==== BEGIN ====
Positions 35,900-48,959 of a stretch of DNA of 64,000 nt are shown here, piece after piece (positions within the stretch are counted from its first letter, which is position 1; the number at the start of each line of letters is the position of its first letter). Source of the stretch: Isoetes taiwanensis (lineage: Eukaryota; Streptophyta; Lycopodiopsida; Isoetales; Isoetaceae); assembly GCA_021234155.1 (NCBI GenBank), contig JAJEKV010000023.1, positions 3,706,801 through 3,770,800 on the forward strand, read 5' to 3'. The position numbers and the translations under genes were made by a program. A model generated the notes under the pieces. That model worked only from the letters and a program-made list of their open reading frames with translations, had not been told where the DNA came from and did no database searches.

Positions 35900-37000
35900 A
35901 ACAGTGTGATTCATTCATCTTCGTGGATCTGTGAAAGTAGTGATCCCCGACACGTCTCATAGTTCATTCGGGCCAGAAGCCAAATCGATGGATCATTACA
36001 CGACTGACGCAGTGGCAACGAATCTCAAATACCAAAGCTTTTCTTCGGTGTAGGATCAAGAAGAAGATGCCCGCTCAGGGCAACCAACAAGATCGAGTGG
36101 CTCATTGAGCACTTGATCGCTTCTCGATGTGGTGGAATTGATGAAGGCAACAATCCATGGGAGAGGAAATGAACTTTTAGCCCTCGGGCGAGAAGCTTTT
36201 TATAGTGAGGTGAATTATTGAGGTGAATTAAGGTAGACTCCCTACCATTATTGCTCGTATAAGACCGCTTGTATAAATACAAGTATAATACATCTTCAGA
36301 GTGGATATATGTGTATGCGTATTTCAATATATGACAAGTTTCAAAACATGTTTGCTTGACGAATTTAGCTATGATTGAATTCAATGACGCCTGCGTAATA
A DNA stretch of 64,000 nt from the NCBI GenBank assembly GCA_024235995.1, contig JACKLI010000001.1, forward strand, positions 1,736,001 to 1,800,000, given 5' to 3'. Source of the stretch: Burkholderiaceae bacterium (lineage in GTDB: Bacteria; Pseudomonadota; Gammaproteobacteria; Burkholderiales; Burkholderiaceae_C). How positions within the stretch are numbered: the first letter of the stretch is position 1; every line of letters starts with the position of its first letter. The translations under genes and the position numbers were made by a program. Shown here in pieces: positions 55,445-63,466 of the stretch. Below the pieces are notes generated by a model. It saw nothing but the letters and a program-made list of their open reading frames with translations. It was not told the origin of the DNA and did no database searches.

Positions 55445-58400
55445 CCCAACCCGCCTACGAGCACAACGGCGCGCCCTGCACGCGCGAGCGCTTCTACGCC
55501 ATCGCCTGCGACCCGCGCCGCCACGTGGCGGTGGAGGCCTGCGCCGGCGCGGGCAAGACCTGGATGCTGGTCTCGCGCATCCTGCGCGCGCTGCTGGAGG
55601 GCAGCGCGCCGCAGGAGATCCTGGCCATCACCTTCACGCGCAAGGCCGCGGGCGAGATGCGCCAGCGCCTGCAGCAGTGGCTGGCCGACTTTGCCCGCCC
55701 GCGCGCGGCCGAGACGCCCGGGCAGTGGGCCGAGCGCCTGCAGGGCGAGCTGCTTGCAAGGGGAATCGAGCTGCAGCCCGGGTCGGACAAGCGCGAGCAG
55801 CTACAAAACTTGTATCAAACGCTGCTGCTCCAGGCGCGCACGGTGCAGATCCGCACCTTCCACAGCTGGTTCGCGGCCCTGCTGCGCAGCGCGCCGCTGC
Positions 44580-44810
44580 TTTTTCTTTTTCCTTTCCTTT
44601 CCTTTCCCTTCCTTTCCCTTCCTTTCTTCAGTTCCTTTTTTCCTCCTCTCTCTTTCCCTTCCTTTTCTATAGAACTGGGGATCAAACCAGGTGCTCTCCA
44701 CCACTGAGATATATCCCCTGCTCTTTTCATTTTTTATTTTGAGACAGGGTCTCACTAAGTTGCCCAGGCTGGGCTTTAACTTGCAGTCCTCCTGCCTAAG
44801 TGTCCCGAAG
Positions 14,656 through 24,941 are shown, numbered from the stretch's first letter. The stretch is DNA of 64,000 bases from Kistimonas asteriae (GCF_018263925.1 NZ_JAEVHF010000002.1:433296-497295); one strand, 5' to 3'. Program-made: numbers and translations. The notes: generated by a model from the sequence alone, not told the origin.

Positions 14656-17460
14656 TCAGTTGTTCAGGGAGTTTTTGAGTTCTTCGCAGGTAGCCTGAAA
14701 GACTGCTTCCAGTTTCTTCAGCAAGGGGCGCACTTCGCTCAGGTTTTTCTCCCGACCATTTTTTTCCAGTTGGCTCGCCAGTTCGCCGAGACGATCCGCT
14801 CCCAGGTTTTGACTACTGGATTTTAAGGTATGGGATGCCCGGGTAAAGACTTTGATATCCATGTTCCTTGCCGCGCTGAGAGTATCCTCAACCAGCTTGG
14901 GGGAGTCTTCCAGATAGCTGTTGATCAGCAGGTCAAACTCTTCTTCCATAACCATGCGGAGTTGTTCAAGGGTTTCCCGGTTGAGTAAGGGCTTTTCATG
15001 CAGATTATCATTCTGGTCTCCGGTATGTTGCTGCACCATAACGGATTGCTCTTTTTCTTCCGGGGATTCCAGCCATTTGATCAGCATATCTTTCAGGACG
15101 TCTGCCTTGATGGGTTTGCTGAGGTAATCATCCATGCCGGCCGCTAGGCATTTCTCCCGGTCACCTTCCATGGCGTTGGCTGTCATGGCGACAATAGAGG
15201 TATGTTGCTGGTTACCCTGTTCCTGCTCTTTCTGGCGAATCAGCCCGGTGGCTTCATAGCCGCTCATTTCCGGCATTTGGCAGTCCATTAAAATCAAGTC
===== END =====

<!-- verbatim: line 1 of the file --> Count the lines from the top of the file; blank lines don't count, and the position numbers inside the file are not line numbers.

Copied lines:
Positions 35,900-48,959 of a stretch of DNA of 64,000 nt are shown here, piece after piece (positions within the stretch are counted from its first letter, which is position 1; the number at the start of each line of letters is the position of its first letter). Source of the stretch: Isoetes taiwanensis (lineage: Eukaryota; Streptophyta; Lycopodiopsida; Isoetales; Isoetaceae); assembly GCA_021234155.1 (NCBI GenBank), contig JAJEKV010000023.1, positions 3,706,801 through 3,770,800 on the forward strand, read 5' to 3'. The position numbers and the translations under genes were made by a program. A model generated the notes under the pieces. That model worked only from the letters and a program-made list of their open reading frames with translations, had not been told where the DNA came from and did no database searches.